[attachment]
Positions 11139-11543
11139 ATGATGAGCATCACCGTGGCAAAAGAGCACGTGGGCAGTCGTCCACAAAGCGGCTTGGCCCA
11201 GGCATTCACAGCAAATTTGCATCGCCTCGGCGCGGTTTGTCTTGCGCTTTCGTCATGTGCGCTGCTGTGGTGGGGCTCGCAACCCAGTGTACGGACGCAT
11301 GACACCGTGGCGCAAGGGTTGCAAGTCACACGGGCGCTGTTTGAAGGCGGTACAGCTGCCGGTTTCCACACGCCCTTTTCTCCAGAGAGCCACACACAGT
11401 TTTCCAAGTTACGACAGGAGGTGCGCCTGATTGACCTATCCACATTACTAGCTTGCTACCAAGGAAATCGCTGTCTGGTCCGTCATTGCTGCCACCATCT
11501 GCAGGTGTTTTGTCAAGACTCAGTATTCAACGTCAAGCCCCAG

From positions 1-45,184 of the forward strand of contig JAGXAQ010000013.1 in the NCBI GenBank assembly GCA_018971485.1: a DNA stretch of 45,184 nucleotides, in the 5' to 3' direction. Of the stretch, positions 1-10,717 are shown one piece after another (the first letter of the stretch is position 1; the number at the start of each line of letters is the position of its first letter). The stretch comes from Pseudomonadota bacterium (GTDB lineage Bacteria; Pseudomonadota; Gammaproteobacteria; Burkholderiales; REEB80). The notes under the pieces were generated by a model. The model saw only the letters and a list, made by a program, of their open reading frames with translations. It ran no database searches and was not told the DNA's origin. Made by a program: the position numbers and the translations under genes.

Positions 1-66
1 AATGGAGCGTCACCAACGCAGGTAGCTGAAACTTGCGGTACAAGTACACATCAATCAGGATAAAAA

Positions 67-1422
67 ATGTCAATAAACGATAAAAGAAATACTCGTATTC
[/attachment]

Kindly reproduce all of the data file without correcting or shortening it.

Positions 11139-11543
11139 ATGATGAGCATCACCGTGGCAAAAGAGCACGTGGGCAGTCGTCCACAAAGCGGCTTGGCCCA
11201 GGCATTCACAGCAAATTTGCATCGCCTCGGCGCGGTTTGTCTTGCGCTTTCGTCATGTGCGCTGCTGTGGTGGGGCTCGCAACCCAGTGTACGGACGCAT
11301 GACACCGTGGCGCAAGGGTTGCAAGTCACACGGGCGCTGTTTGAAGGCGGTACAGCTGCCGGTTTCCACACGCCCTTTTCTCCAGAGAGCCACACACAGT
11401 TTTCCAAGTTACGACAGGAGGTGCGCCTGATTGACCTATCCACATTACTAGCTTGCTACCAAGGAAATCGCTGTCTGGTCCGTCATTGCTGCCACCATCT
11501 GCAGGTGTTTTGTCAAGACTCAGTATTCAACGTCAAGCCCCAG

From positions 1-45,184 of the forward strand of contig JAGXAQ010000013.1 in the NCBI GenBank assembly GCA_018971485.1: a DNA stretch of 45,184 nucleotides, in the 5' to 3' direction. Of the stretch, positions 1-10,717 are shown one piece after another (the first letter of the stretch is position 1; the number at the start of each line of letters is the position of its first letter). The stretch comes from Pseudomonadota bacterium (GTDB lineage Bacteria; Pseudomonadota; Gammaproteobacteria; Burkholderiales; REEB80). The notes under the pieces were generated by a model. The model saw only the letters and a list, made by a program, of their open reading frames with translations. It ran no database searches and was not told the DNA's origin. Made by a program: the position numbers and the translations under genes.

Positions 1-66
1 AATGGAGCGTCACCAACGCAGGTAGCTGAAACTTGCGGTACAAGTACACATCAATCAGGATAAAAA

Positions 67-1422
67 ATGTCAATAAACGATAAAAGAAATACTCGTATTC